OPINION: The gov’t’s response to the community pantry movement? Policing and bureaucracy

  • “This anti-people, bureaucratic response to the grassroots movement is telling of a systematic failure on the part of the government.”
maginhawa community pantry inquirer header opinion nolisoliph

After what happened at Maginhawa, it looks like the other shoe has dropped on community pantries. Around midnight on April 20, Maginhawa community pantry founder Ana Patricia “Patreng” Non announced through Facebook that the project will temporarily shut down due to red-tagging and security concerns.

“Hindi magandang balita. Bukas po pause po muna ang #MaginhawaCommunityPantry para sa safety po namin ng mga volunteers. Mabigat sa pakiramdam ko kasi maganda po ang intentions ko noong binuo ko ang #CommunityPantry at ilang araw na din po na napakaraming pinagsisilbihan nito at ganun din po ang tulong na dumadating,” Non said in a Facebook post. 

(Bad news. Tomorrow the #MaginhawaCommunityPantry will be put on hold for the safety of our volunteers. This weighs heavy on me because my intentions were good when I started the #CommunityPantry and for some days now, it has been able to serve many while much help has also been given.)

The news of the temporary closure came shortly after viral posts online alleged that police have been profiling and red-tagging organizers of these community pantries. 

On the heels of that news, the Department of Interior and Local Government (DILG) Undersecretary Martin Diño has also announced that community pantry organizers must coordinate with their respective barangays or local government units (LGU) in order to operate. According to Diño, the reason for this is to ensure the enforcement of social distancing and other pandemic protocol, which Malacañang echoed.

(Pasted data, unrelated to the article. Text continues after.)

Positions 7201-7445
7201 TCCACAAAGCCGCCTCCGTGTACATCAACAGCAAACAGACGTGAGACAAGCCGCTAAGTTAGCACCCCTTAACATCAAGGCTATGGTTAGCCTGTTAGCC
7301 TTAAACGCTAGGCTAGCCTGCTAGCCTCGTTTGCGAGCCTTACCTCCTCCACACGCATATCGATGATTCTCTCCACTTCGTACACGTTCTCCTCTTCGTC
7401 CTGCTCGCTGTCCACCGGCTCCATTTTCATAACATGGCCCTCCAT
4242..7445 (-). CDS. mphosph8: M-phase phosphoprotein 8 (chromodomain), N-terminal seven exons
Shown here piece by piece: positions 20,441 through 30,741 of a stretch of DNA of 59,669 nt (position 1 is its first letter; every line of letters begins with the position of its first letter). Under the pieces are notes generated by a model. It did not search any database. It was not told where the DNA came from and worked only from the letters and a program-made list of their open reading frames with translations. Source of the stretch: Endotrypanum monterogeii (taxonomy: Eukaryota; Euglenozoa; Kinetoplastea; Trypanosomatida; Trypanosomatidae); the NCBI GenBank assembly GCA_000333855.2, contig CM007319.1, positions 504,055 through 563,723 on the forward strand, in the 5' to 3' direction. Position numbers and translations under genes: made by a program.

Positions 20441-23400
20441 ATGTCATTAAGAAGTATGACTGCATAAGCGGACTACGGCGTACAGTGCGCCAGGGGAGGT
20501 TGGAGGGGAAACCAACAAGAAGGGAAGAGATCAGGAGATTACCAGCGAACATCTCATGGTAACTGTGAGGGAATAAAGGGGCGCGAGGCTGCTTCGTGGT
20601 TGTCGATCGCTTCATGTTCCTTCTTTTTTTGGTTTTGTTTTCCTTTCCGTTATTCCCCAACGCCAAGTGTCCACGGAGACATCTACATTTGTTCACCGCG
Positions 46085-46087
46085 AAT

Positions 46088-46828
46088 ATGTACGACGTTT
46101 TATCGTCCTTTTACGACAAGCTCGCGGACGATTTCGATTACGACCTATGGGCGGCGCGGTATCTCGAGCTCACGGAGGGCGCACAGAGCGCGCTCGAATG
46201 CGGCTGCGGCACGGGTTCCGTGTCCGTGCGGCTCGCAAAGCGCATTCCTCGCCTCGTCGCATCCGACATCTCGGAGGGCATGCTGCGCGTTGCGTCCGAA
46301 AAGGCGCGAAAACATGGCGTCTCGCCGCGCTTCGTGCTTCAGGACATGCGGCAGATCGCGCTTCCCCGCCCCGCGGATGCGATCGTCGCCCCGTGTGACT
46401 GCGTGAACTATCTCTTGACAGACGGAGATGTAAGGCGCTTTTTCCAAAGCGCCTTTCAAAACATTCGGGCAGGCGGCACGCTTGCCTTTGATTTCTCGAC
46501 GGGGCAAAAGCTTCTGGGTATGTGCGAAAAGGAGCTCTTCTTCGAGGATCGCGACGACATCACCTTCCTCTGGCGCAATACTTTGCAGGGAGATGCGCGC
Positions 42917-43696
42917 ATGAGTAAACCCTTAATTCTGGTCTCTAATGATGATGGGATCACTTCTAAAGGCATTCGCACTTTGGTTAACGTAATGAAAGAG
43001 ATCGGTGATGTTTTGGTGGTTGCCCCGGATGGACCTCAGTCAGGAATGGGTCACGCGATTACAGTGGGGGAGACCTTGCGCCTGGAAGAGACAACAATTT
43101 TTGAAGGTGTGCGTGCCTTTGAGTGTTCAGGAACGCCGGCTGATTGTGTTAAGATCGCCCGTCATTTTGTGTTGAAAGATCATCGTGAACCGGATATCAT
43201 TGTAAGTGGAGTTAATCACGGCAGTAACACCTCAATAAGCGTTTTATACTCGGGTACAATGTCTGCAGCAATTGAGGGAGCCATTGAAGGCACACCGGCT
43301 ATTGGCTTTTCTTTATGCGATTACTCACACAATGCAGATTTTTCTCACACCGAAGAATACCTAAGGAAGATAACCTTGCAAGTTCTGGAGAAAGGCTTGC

This anti-people, bureaucratic response to the grassroots movement is telling of a systematic failure on the part of the government. 

Specifically in providing for the needs of the people in the middle of a crisis. 

Don’t lose focus

In a press conference held by Non earlier today, she explained that the origins of the community pantry were a response to the lack of action on the government’s end. She wanted to help fill that gap. 

Non also cleared up some issues and allegations surrounding the movement—and by extension, herself. 

She started by apologizing to those who lined up this morning and assured that operations will continue after these issues have been resolved. Non went on to say that community pantries are a unifying factor for the communities they belong to. People of opposing opinions, religions and political affiliations from different socioeconomic classes came together to pitch in. Nobody asked for recognition. Everyone just wanted to help. 

“Malaya and walang pinipili ang community pantry,” she said. (The community pantry is free and is for everyone.)

The community pantry movement has given all a sense of unity, and Non hopes that the surrounding issues don’t overshadow the heart of the movement. 

In her closing remarks, she renewed the call for solidarity and asked the media to focus on what’s really important: giving attention to people who need help.